August 1, 2012

Eccentric methods that makes you better at Sports

We all know that in competitive sport, small advantages matter. The difference between winning and losing can be milliseconds, or millimeters. Here are some brain hacks that surprisingly give you that advantage. You should definitely read this.

Eccentric methods that makes you better at Sports
By Vidit Gujrathi 


A star player misses a critical win; a brilliant student fails to ace a test; a savvy salesperson blows a key presentation. Each of these people has suffered the same bump in mental processing: They have just choked under pressure. This is 'Paralysis by analysis'

Arnold Palmer, known for playing well in tight spots and being untouchable once ahead, choked the 1966 U.S. Open twice: He blew a 5-stroke lead in the last four holes of regulation, and in the playoff the next day, he blew 6 strokes in the final eight holes, losing the tournament.

Choking is suboptimal performance, not just poor performance. It's a performance that is inferior to what you can do and have done in the past and occurs when you feel pressure to get everything right," said Beilock, an associate professor in psychology.

But it turns out that the solution to all of it can be as simple as singing.

Research indicates that doing anything that your brain also controls (singing or humming) preoccupies your mind from the task at hand and will keep those pathways from becoming over active. This in turn keeps your working memory from shutting down and prevents you from choking. It's essentially just distracting your conscious mind long enough that your muscle memory can finish the job.


British anthropologists Russell Hill and Robert studied the results of the 2004 Olympics (at Athens)  and found that the team or person wearing red was more likely to win in close matches -- and that's across a huge variety of team and individual sports, like soccer, tae kwon do and wrestling.

"Where there was a large point difference—presumably because one contestant was far superior to the other—color had no effect on the outcome,"  "Where there was a small point difference, the effect of color was sufficient to tip the balance -Barton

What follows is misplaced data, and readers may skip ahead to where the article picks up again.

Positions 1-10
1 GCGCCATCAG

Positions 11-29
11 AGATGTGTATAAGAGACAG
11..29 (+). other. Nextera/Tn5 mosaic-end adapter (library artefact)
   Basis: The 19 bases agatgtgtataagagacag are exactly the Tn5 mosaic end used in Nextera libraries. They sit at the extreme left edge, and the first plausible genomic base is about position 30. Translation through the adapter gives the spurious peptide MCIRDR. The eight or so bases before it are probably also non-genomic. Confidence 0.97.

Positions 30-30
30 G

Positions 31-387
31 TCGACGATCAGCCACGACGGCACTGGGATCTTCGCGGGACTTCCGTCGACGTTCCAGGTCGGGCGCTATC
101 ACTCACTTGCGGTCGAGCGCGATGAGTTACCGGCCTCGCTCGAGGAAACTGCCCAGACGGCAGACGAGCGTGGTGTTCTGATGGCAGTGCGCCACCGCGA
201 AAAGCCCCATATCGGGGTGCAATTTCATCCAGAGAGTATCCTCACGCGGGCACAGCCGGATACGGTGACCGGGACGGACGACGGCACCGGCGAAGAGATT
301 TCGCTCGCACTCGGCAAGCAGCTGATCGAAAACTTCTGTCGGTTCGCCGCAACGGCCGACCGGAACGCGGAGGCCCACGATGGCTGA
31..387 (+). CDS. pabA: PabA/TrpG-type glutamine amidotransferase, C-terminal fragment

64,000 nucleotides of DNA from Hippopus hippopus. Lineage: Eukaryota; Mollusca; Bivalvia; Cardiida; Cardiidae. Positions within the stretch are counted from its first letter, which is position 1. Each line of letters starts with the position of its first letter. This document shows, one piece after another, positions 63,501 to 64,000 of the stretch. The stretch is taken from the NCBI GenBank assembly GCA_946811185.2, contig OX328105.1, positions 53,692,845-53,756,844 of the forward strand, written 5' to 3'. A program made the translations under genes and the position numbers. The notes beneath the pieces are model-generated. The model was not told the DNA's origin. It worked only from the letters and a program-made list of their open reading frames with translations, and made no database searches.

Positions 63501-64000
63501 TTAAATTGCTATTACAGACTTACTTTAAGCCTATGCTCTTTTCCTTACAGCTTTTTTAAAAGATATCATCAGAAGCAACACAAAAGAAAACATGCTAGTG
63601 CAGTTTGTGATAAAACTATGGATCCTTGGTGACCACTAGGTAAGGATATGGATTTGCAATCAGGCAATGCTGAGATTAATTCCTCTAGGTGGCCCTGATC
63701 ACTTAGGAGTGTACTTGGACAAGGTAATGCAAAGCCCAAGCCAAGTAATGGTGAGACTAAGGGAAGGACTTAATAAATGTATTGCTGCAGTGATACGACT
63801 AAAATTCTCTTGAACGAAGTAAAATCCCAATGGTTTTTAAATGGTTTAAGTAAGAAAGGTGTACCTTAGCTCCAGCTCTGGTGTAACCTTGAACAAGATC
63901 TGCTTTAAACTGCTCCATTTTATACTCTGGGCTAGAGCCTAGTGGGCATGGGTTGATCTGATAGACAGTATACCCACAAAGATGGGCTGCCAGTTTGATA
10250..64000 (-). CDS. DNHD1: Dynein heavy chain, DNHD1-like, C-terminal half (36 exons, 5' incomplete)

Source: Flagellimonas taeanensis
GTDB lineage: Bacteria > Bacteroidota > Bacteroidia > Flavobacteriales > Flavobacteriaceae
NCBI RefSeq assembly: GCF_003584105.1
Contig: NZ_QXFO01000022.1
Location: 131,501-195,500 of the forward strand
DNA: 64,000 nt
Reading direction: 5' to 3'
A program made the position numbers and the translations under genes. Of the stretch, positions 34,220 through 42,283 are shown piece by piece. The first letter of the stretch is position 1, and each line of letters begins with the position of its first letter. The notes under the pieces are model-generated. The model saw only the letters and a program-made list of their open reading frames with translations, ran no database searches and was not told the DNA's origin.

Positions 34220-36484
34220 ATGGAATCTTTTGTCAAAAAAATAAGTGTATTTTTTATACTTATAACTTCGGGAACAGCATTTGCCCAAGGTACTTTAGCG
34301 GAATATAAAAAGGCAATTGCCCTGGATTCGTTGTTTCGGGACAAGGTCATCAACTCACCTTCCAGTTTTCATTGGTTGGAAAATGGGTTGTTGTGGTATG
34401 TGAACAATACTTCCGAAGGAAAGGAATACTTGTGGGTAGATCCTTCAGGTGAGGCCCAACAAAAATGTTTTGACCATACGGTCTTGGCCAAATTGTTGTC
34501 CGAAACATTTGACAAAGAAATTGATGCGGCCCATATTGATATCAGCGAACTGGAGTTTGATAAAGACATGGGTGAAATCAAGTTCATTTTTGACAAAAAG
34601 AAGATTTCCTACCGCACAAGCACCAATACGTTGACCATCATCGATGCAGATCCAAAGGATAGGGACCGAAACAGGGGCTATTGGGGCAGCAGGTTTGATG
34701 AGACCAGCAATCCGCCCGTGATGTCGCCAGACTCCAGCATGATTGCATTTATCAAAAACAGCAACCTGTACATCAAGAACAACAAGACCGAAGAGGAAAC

This sounds totally absurd,but it is true especially when studies and heavy statistics are presented.

The researchers had a straightforward explanation for why wearing red makes a difference. Across the animal kingdom, red colouration is associated with male dominance, signalling aggression and danger to others. The vividness of the red displayed by individuals of various species has been shown to relate to the amount of the hormone testosterone they have in the bodies, which also correlates with their physical heath and eventual breeding sucess. The researchers claimed that humans too are subject to this "red = dominance" effect, and so, for combat sports, the athlete wearing red had a psychological advantage.

*Note to Sports shops! Stock up red!






Behaviour is contagious. If you see someone yawn or smile, it's often a matter of seconds before you do the same yourself. This copying behaviour also turns out to work on the soccer pitch. "The more convincingly someone celebrates their success with their teammates, the greater the chances that team will win," according to Dr. Gert-Jan Pepping, Sport Scientist and lecturer in Human Movement Sciences at the University of Groningen.

No matter how many times the NFL calls it unsportsmanlike and throws fines and penalty flags at it, excessive celebration after scoring might actually help a team win. And it's true in just about every sport. A study found that players who overtly celebrated with their teammates -- particularly during an important game were more likely to win!

Pepping and his research group (Moll, Jordet, & Pepping, 2010) studied a large number of penalty shootouts during important soccer matches, but only as long as the score in the shootout was still equal. After every shot at goal, the player was assessed on the degree to which he expressed happiness and pride after scoring. 

This revealed that the players who expressed this clearly, for example by throwing their arms up into the air, usually belonged to the winning team. "This enthusiastic behaviour infected the team with a positive attitude. Also important, the opposing team was made to feel that little bit more insecure."


Sports drinks are a huge business -- Gatorade alone makes well over a billion dollars a year. And the reason so many athletes swear by them is the promise of increased performance, replacing all those vital nutrients lost during exercise, just like the ads say.

It turns out, however, that all that electrolyte and re-hydration technology is nothing compared to the simple pleasure of having a bunch of sugar in your mouth

The researchers had endurance athletes rinse their mouths with either of two carb-containing drinks, the athletes' exercise performance improved. The same was not true when the athletes were given water flavored with an artificial sweetener.

What's more, brain scans showed that simply swishing the carbohydrate drinks around the mouth activated particular areas of the brain associated with pleasure and reward. Again, the artificially sweetened water did not have the same effects.

Using a brain imaging technique called fMRI, Chambers and his colleagues found that the carb drinks sparked activity in brain areas related to both movement control and pleasure.
The researchers speculate that the brain activation allowed the athletes to work harder without feeling like they were.

So,Next time you enter a competition remember to wear a red jersey--Sing as you play--Gulp up sports drinks and start shouting after you score ;)